The long-term impact of the pandemic on children’s mental health
May 10, 2021
Join me in a conversation with Dr. Roseann Capanna-Hodge, as she takes us through long-term impacts of the pandemic on our children’s mental health.
- The research behind the stress and mental health issues that are coming about with the pandemic and isolation. (4:42)
- Signs we should be looking for and how to decipher between stress, anxiety and depression. (9:30)
- It’s important to also listen to your mom gut because mental health issues usually go years without being diagnosed. (13:55)
- How to ask your kids the right questions to find out how they’re feeling. (16:48)
- How we can get our kids to increase their focus, engagement, and motivation when they're learning virtually. (21:43)
- Why you should let your children with attention issues fidget. (26:12)
- Dr. Roseann’s top recommendations to naturally support symptoms. (27:16)
Resources and Links
Dr. Roseann’s book: It’s Gonna Be OK
Articles Related to The long-term impact of the pandemic on children's mental health
More about Dr. Roseann Capanna-Hodge
Dr. Roseann Capanna-Hodge is a mental health trailblazer, founder of The Global Institute of Children’s Mental Health, and media expert who is, “Changing the way we view and treat children’s mental health.” Her work has helped thousands reverse the most challenging conditions: ADHD, anxiety, mood, Lyme, and PANS/PANDAS using PROVEN holistic therapies. She is often featured on dozens of media outlets including Fox, CBS, NBC, FORBES, PARENTS, and New York Times.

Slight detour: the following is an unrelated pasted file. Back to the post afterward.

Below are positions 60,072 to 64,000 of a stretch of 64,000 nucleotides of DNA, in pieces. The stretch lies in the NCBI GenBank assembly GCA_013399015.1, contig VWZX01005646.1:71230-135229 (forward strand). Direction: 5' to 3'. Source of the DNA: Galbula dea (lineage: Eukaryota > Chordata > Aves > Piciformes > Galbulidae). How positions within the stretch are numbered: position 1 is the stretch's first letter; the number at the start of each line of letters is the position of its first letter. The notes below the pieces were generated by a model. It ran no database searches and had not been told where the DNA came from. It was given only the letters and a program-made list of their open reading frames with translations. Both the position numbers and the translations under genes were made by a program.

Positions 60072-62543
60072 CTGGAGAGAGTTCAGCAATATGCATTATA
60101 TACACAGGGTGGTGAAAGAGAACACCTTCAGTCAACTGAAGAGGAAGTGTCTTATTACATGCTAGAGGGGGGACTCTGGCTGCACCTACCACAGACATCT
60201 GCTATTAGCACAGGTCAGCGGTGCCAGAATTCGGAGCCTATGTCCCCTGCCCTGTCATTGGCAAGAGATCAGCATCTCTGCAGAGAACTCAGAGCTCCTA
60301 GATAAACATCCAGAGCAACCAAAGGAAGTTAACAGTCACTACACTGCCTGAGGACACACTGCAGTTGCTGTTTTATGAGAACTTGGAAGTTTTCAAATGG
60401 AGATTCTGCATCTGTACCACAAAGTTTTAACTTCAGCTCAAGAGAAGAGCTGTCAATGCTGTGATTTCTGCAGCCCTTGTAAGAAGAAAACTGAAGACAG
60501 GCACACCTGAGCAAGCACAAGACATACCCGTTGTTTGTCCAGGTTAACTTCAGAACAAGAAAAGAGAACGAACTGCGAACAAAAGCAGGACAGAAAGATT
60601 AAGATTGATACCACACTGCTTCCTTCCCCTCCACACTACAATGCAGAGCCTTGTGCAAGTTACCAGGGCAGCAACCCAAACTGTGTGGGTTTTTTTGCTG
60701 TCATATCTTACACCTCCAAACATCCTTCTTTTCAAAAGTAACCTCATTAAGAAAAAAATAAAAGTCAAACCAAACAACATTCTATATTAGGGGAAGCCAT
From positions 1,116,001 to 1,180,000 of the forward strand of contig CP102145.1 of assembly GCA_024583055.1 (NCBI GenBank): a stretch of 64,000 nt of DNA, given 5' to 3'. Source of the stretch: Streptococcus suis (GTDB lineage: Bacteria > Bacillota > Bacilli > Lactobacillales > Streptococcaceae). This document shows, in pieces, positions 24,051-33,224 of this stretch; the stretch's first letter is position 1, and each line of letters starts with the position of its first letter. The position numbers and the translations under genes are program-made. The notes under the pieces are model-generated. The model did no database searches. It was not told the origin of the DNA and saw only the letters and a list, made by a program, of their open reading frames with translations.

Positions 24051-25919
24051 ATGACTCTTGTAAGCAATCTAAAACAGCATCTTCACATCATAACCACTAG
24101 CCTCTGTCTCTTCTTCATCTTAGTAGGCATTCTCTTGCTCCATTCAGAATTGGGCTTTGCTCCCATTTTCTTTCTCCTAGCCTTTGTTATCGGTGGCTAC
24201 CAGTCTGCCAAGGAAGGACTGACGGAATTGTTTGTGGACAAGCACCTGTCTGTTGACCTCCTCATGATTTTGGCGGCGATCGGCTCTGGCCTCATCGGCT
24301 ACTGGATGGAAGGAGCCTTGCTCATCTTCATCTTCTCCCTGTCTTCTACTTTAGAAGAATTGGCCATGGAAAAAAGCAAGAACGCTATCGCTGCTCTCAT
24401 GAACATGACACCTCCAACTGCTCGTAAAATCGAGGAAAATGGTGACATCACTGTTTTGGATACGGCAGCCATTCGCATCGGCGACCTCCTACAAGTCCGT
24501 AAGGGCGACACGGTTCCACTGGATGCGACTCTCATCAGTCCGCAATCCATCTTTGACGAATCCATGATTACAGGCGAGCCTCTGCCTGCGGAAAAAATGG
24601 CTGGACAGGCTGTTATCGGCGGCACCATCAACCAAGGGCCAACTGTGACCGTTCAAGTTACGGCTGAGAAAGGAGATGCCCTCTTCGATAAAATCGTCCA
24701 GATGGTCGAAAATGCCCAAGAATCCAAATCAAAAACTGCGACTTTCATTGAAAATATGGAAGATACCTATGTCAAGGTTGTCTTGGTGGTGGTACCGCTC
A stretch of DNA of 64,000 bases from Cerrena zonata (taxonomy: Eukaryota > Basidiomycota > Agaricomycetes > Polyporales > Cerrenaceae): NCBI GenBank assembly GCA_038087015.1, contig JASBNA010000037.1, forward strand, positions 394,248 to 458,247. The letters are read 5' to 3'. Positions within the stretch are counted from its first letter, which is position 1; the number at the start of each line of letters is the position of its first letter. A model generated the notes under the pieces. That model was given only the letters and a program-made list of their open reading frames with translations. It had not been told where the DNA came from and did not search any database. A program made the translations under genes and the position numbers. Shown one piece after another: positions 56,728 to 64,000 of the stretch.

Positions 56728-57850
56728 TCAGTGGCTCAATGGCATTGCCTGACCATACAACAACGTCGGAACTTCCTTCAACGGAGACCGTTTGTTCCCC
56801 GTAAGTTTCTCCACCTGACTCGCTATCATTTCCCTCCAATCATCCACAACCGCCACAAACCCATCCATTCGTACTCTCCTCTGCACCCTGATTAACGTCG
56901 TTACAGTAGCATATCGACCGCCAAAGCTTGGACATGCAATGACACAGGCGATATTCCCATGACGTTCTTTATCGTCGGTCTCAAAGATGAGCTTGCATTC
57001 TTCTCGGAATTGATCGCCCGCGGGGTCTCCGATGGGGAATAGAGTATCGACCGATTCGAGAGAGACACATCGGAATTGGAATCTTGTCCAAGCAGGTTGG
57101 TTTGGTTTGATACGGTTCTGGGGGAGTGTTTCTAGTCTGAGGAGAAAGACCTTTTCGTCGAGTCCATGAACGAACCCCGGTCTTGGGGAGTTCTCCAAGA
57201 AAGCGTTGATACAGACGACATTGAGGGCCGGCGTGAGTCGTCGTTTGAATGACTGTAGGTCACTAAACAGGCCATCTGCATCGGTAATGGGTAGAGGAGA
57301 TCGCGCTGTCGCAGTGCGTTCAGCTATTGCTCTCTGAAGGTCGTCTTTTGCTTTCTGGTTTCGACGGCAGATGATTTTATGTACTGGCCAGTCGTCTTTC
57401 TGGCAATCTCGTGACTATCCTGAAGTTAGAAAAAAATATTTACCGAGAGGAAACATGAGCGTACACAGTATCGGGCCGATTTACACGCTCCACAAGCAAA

001 Tara Hunkin:
This is My Child Will Thrive and I'm your host, Tara Hunkin, Nutritional Therapy Practitioner, Certified GAPS Practitioner, Restorative Wellness Practitioner, and mother. I'm thrilled to share with you the latest information, tips, resources, and tools to help you on the path to recovery for your child. With ADHD, Autism, Sensory Processing Disorder, or Learning Disabilities.
My own experiences with my daughter combined with as much training as I can get my hands on, research I can dig into and conferences I can attend have helped me to develop systems and tools for parents like you who feel overwhelmed, trying to help their children. So sit back as I share another great topic to help you on your journey. A quick disclaimer, before we get started,
My Child Will Thrive is not a substitute for working with a qualified healthcare practitioner. The information provided on this podcast is not intended to diagnose or treat your child. Please consult your healthcare practitioner before implementing any information or treatments that you have learned about on this podcast. There are many gifted, passionate, and knowledgeable practitioners with hundreds. If not thousands of hours of study and clinical experience available to help guide you.
Part of our goal is to give you the knowledge and tools you need to effectively advocate for your child so that you don't blindly implement each new treatment that comes along. No one knows your child better than you. No one knows your child's history like you do or can better. Judge. What is normal or abnormal for your child? The greatest success in recovery comes from the parent being informed and asking the right questions and making the best decisions for their child in coordination with a team of qualified practitioners in different areas of specialty.